Stuart set out to design a piano combining traditional and new technologies that would increase dynamic range and sustaining power. A core feature is a metal agraffe for string coupling at the bridge that bends the wire in the vertical plane instead of the normal horizontal plane, so as to encourage the wire to vibrate in the same plane as the hammer strike and discourage elliptical and non-vertical oscillations during the decay, thus producing a more regular decay pattern with an even and long sustain....

Article

Cheng Liu and Stewart Carter

Manufacturer of Chinese instruments, located in Suzhou, Jiangsu Province. Founded in 1954 the firm nowadays produces approximately 60,000 erhus and 10,000 pipas annually. It also produces ruans, guzhengs, qins, yangqins, suonas, dizis, xiaos, paixiaos, shengs, bianqings, bianzhongs, yunluos, and several types of traditional percussion instruments, as well as some Western-style instruments, such as timpani and harps. The firm also manufactures a few specialty instruments that are essentially enlargements of traditional instruments, intended primarily for use in Chinese traditional orchestras. Among these are the laruan, which resembles a large ruan, but bowed like a cello rather than plucked; and various forms of sheng with metal pipes rather than bamboo, including a bass sheng and a large sheng with a keyboard. The firm’s main factory in Suzhou produces mostly semi-finished instruments, which are sent to a subsidiary factory, also in Suzhou, for painting and other finish work. In 2012 Tian Yongyi was the company’s director and legal representative....

Article

Guy Oldham

revised by Umberto Pineschi

Italian firm of organ builders . Giovanni Tamburini (b Bagnacavallo, 25 June 1857; d Crema, 23 Nov 1942), an accordion maker, was apprenticed as an organ builder to Pietro Anelli of Codogno before joining Pacifico Inzoli of Crema (1887), where he invented the Tamburini wind-chest with double compartments. In November 1893 he established his own business in Crema: direction later passed to his son-in-law Umberto Anselmi, and later still to his grandsons Franco and Luciano, who added ‘Tamburini’ (their mother’s maiden name) to their family name by decree of the President of the Republic of Italy, thus becoming Anselmi-Tamburini. In 1979 the brothers set up independent firms: Franco continued in Crema under the name of Tamburini until October 1995 when he went out of business, while Luciano established his shop in Pianengo under the name ‘Anselmi-Tamburini’, later passing it over to his son Claudio. In 1998 Franco’s son Saverio started a new firm in Crema under the name ‘Comm. Giovanni Tamburini’....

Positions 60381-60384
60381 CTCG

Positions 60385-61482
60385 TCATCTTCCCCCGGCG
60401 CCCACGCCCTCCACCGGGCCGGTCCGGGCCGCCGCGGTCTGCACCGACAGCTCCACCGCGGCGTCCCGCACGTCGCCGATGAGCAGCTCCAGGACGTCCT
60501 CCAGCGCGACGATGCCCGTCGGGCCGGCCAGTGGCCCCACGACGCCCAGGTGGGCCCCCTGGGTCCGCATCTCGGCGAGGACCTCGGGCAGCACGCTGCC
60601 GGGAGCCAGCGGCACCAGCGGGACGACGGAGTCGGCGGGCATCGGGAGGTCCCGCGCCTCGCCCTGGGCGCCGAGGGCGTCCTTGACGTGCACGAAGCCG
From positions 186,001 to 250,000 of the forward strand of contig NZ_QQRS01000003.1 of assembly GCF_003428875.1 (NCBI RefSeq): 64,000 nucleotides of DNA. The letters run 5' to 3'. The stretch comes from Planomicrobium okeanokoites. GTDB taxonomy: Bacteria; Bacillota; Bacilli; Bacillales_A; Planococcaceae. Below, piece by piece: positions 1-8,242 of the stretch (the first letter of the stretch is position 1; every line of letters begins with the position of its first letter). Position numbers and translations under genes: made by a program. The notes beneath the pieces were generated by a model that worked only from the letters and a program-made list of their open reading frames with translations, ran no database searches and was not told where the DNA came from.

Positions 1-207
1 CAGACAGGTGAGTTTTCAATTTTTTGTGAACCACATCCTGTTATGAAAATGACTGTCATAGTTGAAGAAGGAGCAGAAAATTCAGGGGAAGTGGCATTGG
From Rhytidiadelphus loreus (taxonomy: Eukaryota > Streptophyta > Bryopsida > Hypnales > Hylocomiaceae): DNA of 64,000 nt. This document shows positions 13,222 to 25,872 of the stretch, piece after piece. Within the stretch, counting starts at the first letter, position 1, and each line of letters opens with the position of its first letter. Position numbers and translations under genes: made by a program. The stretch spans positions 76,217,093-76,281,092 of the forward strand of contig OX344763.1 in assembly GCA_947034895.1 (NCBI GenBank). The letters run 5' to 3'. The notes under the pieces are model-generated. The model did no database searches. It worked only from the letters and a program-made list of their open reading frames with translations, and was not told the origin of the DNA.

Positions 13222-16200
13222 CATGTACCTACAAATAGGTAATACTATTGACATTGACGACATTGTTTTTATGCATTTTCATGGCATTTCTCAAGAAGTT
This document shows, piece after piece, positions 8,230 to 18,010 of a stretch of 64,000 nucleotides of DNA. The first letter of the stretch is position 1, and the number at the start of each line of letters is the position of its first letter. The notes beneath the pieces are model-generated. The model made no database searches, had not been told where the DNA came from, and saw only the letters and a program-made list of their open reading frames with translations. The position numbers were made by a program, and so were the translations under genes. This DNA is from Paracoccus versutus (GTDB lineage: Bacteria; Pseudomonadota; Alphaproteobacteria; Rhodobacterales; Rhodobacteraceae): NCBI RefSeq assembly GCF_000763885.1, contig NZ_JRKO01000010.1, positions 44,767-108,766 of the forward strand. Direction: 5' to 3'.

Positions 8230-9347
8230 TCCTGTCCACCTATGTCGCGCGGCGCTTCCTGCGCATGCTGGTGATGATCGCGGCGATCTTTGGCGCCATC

Article

Barbara Owen

American firm of organ builders. It was founded in 1977 in Middletown, Ohio, by George K. Taylor (b Richmond, VA, 26 April 1942) and John H. Boody (b Wakefield, MA, 1 March 1946). Taylor was apprenticed to Rudolph von Beckerath in Germany. He worked briefly on his own in 1969, and then with John Brombaugh from 1970 to 1977. Boody received his training with the Noack Organ Co. After two years in Ohio, the company moved to a larger workship in Staunton, Virginia. Taylor & Boody have made an extensive study of historic European organs and most of their instruments are based on the northern European style of the 17th and 18th centuries with regard to tonal and visual design. All Taylor & Boody organs have mechanical key and stop action, and employ flexible winding systems. Some of the firm’s notable organs include those built for Holy Cross College, Worcester, Massachusetts (...